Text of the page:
Mountain Ash (Eucalyptus regnans) is the ‘signature’ tree of the damp montane forests of south eastern Australia. Generally growing in temperate areas receiving over 1,200 millimetres rainfall a year on deep loam soils, this species is the tallest flowering plant on earth.
They have been heavily logged for well over a century, and massive areas have been burnt in wildfire. Now climate change and extreme fragmentation of habitat is driving Mountain ash forest in south-eastern Australia towards ‘almost certain collapse in the next 50 years’, according to an assessment by researchers from the ANU.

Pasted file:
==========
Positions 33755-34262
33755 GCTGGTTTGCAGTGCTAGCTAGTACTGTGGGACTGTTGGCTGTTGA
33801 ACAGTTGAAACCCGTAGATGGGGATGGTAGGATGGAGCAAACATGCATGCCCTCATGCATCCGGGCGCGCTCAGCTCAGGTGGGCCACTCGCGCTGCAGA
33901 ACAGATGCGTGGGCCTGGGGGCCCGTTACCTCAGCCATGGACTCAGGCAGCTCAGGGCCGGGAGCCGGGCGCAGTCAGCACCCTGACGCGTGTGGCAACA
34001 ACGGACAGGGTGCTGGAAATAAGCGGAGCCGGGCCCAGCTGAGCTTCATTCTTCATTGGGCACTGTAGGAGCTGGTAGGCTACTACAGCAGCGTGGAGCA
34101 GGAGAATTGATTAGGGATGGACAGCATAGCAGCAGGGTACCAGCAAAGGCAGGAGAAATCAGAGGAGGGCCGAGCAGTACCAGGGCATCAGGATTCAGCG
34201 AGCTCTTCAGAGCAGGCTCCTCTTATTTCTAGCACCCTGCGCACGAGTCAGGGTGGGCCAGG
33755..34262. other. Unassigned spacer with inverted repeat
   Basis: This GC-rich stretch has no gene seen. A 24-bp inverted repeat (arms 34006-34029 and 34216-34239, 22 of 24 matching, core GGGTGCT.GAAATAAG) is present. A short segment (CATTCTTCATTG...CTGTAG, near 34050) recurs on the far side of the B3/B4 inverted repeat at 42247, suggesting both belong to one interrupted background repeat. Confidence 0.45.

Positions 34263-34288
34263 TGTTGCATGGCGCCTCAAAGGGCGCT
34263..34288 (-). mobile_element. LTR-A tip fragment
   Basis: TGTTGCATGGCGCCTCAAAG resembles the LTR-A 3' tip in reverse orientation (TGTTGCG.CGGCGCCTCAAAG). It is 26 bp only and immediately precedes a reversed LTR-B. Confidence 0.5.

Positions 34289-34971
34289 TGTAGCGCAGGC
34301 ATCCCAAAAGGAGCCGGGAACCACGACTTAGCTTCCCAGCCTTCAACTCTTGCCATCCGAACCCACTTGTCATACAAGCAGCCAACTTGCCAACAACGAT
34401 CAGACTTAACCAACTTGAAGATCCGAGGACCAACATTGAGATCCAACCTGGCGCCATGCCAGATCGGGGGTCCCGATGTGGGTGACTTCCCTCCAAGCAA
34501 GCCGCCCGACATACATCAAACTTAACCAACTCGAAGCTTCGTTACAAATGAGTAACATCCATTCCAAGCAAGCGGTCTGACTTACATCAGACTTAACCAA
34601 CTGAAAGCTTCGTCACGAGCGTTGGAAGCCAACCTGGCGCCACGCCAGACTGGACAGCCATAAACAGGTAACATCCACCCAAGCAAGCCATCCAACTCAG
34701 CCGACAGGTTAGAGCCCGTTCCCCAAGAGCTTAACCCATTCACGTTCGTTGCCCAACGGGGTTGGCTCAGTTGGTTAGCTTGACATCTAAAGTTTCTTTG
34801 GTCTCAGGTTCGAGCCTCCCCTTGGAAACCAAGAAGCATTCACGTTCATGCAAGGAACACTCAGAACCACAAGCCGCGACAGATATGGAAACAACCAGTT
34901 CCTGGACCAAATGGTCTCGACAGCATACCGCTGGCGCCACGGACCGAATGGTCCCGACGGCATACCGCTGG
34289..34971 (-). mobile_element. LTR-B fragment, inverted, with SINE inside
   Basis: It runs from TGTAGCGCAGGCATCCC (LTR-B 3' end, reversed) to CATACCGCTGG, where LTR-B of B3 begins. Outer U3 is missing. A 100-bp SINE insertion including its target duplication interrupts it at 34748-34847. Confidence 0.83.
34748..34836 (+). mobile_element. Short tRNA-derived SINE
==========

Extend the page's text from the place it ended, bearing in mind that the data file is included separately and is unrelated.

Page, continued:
The key message in this research is:
Researchers “modelled 39 different scenarios and found there was a 92 to 99.99% chance of collapse of the mountain ash forest in Victoria’s Central Highlands by 2067”.
It is also important to understand that there is still a “critical window where we can act to prevent the loss of the mountain ash forest ecosystem”.
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